March 18, 2010

“Debut” Means Old and Crotchety

Just an observation today.

I think everyone assumes when they see the words “debut author” that the writer is a fresh-faced young ‘un and this is the first book he or she has written ~ maybe the first thing he or she has written. I don’t have any statistics to back it up, but I would guess that most debut authors are a little older. They’ve had a little life experience and A LOT of writing experience. This is at least their second full novel manuscript, if not their third or fourth. They’ve published quite a few short stories, maybe just now starting to break into the more prestigious litmags. They’ve written a lot for other things too, such as newspapers or freelance technical writing. They may have even taught writing for a while at a community college.

So I guess I’m saying that few follow the yellow brick road from undergrad in English to MFA to first book published when they’re 25. I take comfort in this somehow. Life isn’t a straight line.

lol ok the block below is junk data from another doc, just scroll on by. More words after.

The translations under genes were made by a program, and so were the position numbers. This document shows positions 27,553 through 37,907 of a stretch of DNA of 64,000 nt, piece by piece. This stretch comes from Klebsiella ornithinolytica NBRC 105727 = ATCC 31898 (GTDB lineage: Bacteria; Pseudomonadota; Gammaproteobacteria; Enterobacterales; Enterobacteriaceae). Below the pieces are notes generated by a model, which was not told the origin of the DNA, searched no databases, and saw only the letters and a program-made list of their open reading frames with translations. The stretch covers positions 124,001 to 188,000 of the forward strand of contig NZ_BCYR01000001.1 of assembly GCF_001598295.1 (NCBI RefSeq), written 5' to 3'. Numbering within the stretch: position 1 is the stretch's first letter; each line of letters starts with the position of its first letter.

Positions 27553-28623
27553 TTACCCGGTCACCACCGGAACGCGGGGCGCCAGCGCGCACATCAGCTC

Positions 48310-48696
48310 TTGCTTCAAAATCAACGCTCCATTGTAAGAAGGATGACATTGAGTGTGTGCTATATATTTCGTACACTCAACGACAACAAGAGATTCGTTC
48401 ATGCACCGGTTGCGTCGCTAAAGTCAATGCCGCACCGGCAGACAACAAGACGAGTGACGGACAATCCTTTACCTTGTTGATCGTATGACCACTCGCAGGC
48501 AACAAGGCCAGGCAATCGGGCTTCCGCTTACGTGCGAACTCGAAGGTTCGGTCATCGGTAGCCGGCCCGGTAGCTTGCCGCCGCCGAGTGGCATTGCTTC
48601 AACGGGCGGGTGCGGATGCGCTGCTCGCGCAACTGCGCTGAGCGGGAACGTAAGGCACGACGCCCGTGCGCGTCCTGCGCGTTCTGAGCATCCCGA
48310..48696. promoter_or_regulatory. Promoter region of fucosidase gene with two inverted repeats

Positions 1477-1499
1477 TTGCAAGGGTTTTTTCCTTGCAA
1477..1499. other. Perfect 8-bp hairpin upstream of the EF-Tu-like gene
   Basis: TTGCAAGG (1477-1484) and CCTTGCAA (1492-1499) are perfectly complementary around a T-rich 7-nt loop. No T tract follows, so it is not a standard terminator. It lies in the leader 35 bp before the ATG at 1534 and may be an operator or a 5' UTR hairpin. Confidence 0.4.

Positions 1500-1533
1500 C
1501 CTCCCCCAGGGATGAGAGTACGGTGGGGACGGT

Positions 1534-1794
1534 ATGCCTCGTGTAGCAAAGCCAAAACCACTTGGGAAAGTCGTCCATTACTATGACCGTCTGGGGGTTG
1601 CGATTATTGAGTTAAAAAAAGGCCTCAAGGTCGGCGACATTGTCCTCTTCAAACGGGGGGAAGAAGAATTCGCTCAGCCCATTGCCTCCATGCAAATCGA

Maybe I’m just trying to justify my own path. It’s been known to happen!

What I’m Reading Today: More The Mistress’s Daughter. I’m into the half that I hadn’t previously read. I identify with her search for identity through geneology.

2 comments:

Jeffe Kennedy said...

you might be interested in this guy's informal survey on the topic! http://www.jimchines.com/2010/03/novel-survey-results-part-i/

Tamara said...

Interesting! Thank you, Jeffe! So in this group, many didn't publish short fiction first. (I wonder if this is different depending on what you write?) Average age of author at first novel sale is 36.2, and average time people having been honing craft before their first sale ov a novel is 11.6 years. There's also some statistics on this site (http://www.thetenners.com/) somewhere, but I can't find it right now.

Thanks, Jeffe! Here's to us selling a book this year!